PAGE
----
Footballer’s Union Worried Over Players’ Welfare Amid COVID-19 Crisis

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By Sports Reporter

THE Footballers Union of Zimbabwe (FUZ) has expressed concern over the impact of the coronavirus pandemic on the players’ welfare amid reports that local players have been hit hard financially due to the delay to the start of the season.

Recently, the PSL was forced to suspend the 2020 season’s kickoff indefinitely following President Emmerson Mnangagwa’s pronouncement declaring a state of disaster, with the instruction prohibiting gatherings of over 50 people.

The country is also set to undergo a 21-day total lockdown in a bid to stop the spread of the novel virus.

This has brought about financial implications on player’s; salaries, appearance fees and other perks like win or draw bonuses, as that is an added incentive on players’ pay.

In an interview with FUZ president Desmond Maringwa said the players’ representative body was worried by the pandemic’s effect on the players’ earnings.

“It’s really a cause for concern for everyone and footballers are not being spared, everyone is being affected…. It’s a challenge and a very sad scenario for the players because normally in Zimbabwe players get a cushion from winning and draw bonuses, travelling and camping allowances and now it becomes a difficulty situation,” Maringwa said.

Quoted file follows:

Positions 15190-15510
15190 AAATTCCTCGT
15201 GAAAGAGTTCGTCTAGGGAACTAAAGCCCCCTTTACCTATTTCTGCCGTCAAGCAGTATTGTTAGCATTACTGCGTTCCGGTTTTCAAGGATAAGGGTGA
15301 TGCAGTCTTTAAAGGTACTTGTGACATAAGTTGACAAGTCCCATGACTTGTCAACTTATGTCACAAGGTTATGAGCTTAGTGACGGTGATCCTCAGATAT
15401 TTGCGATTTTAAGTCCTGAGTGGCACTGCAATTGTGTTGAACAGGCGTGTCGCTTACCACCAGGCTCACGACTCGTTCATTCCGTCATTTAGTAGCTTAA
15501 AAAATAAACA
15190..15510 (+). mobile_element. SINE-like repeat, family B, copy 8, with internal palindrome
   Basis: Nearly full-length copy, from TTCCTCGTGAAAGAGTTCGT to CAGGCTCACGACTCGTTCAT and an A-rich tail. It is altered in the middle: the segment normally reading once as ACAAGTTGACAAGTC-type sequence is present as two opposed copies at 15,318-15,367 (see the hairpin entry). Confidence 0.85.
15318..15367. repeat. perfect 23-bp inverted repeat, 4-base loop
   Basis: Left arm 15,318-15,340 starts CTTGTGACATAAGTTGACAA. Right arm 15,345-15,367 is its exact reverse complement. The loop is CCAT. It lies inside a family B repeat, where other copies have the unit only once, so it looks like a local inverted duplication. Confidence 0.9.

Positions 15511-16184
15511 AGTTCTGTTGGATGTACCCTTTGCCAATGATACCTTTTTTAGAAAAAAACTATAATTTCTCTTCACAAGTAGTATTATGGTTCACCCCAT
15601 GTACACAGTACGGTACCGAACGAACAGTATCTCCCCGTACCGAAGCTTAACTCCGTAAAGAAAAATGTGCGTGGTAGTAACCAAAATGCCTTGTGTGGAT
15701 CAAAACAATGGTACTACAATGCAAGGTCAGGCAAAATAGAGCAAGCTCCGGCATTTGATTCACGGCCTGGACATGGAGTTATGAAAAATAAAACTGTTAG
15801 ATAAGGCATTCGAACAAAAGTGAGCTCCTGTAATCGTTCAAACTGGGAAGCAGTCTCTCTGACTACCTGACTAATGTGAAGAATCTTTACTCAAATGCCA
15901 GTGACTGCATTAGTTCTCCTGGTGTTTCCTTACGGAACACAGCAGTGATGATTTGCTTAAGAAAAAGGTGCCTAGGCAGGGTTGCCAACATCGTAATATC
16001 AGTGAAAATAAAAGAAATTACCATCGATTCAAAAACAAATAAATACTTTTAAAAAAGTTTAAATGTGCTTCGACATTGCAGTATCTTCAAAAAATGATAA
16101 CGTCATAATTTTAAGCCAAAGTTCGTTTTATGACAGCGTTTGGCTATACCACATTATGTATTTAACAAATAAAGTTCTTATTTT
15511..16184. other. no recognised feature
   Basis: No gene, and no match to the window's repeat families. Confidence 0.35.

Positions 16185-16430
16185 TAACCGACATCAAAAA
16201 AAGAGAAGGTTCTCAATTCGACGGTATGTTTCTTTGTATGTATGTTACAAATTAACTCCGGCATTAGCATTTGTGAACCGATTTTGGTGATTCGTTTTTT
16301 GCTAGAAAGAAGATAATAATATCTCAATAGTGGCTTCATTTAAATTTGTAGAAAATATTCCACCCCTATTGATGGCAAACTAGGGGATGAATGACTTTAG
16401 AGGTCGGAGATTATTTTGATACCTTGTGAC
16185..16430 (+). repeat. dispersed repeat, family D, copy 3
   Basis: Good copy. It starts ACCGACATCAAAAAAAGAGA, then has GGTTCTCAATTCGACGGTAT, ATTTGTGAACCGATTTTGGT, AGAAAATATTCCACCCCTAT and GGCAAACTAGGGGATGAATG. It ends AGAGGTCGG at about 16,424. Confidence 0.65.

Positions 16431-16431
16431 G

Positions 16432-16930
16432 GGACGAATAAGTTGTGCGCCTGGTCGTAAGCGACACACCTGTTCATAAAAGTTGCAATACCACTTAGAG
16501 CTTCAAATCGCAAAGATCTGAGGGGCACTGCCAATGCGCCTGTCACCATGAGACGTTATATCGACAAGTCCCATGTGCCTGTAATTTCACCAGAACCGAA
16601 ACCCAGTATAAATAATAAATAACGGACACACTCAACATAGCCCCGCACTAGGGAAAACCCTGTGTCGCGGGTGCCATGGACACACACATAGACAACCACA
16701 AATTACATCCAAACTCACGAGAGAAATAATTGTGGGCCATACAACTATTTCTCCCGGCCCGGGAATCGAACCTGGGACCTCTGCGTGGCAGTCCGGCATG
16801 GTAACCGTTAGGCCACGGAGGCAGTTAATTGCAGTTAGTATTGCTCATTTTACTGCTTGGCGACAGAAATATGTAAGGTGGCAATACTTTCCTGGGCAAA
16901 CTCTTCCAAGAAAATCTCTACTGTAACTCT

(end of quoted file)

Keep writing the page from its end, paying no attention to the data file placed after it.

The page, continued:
“That’s why we always encourage our players to have contracts and be able to negotiate good packages with their clubs in terms of their monthly remuneration packages so that in case of a crisis like what has happened now they can be covered,” he said.

Zimbabwean football clubs mainly rely on gate takings for survival and the delay to the start of the season has severely affected their finances.

Most local clubs have adopted a remuneration model which rewards the players more in winning bonuses in a bid to motivate the players.

Maringwa said FUZ was aware that the coronavirus pandemic has not only affected football but all aspects of life but was hopeful that the players’ welfare would also be taken care of during the crisis.

The former Dynamos midfielder also called for all local clubs to put the players’ safety first by stopping training.

“The other thing is its hit not only the football industry but all aspects of life and everyone is being affected. Unfortunately there is nothing we can do at the moment but at least if they negotiated well for their salaries they’ll be some sought of a cover or a relief for the players.

Maringwa added: “Basically it’s a challenging situation for the players and everyone involved in football my message to the clubs is to stop training forthwith so that we don’t expose the players to unnecessary risk. They need to take precautionary measures until its safe so that we save life.”

The coronavirus has not only had an impact on local players but globally.

Even the biggest clubs in the world have begun to enforce wage cuts, however, with Barcelona doing so last week before La Liga rivals Atletico Madrid followed on Friday.